將一年級學生的滿意度與校園娛樂的參與聯系起來，是持續的部門資助的基礎。Schuh和Upcraft(2001)指出，由于對其廣泛的項目、巨額預算和投資成本的高度審查，校園娛樂項目中需要進行評估。Hall(2005)認為校園娛樂項目可能是最昂貴的學生支持項目之一。不幸的是，CRA缺乏調查學生感知的承諾，并在參與和滿意度之間建立關鍵的聯系(Wever, 2003)。CRA未能完成這項重要的研究，可能會導致部門資源減少、項目提供減少、基礎設施投資減少，并最終使學生面臨離開大學的風險。國家內部娛樂體育協會(NIRSA)研究了學生參與CR項目的影響，發現了參與和學術和個人成功因素之間的關鍵關系(NIRSA, 2004)。研究表明，學生積極參與CR活動，與大學整體滿意度和成功程度相關。在所有受訪學生中,CR排名高于實習項目和活動,文化活動,兼職或全職工作,學生俱樂部和組織、購物、娛樂、餐飲選擇在社區里,出國留學的機會,社區服務的機會,看運動隊,參與運動隊,和聯誼會/兄弟會大學滿意和成功的決定因素(NIRSA,2004)。此外，NIRSA(2004)確定，研究結果在本科和研究生或私立和公立機構之間并無差異。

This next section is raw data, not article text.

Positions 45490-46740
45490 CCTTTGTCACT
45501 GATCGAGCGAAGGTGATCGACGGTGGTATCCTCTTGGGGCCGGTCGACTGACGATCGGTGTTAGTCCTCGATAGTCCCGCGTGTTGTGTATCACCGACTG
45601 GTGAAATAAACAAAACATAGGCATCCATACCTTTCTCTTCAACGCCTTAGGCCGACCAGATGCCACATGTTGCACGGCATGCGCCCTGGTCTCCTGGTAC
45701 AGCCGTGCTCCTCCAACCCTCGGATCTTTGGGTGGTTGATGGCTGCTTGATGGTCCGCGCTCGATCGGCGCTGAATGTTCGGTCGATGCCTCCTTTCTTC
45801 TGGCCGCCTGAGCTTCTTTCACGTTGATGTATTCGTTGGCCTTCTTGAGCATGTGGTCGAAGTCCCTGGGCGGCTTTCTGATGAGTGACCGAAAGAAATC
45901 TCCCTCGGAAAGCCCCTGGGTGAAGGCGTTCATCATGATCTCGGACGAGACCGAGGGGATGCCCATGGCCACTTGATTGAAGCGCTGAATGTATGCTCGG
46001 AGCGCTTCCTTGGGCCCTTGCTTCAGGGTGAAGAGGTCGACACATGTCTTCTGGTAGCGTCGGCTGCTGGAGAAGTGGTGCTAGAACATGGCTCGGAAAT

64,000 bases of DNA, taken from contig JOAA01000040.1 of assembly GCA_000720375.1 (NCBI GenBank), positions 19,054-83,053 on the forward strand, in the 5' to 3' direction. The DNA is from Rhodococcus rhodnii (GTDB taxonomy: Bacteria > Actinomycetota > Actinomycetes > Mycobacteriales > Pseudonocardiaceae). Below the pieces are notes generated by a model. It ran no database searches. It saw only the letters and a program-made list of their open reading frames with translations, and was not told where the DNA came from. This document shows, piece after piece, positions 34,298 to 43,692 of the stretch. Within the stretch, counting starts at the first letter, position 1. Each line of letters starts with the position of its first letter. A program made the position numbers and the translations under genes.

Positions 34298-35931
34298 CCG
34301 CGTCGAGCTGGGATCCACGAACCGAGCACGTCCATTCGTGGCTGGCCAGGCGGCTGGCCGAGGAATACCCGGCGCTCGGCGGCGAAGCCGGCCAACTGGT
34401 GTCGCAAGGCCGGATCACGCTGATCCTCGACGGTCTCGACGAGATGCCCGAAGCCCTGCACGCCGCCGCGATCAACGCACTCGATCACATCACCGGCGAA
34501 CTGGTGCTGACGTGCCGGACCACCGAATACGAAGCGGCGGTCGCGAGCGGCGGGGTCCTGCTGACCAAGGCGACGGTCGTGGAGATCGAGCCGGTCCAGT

Linking first-year student satisfaction with Campus Recreation participation is fundamental for continued departmental funding. Schuh and Upcraft (2001) point to the need for assessment within campus recreational programs due to high levels of scrutiny directed toward their broad programs, large budgets, and investment costs. Hall (2005) contends that campus recreation programs are likely to be one of the most expensive student support programs. Unfortunately there has been a lack of commitment from CRA to investigate student perceptions and build key linkages between participation and satisfaction (Wever, 2003). CRA failure to perform this vital research may result in diminished departmental resources, reduced program offerings, less infrastructure investment, and eventually unsatisfied students at risk of departure from the university.The National Intramural-Recreational Sports Association (NIRSA) study on the impact of student involvement in CR programs and discovered key relationships between participation and academic and personal success factors (NIRSA, 2004). The study demonstrated that active student participation in CR activities correlated with higher overall college satisfaction and success. Among all students surveyed, CR programs and activities ranked higher than internships, cultural activities, part-time or full-time work, student clubs and organizations, shopping, entertainment, restaurant options in the community, chance to study abroad, community service opportunities, watching varsity sports, participating in varsity sports, and sororities/fraternities as determinants of college satisfaction and success (NIRSA, 2004). Additionally, NIRSA (2004) determined that research results did not vary amongst undergraduate versus graduate students or private versus public institutions.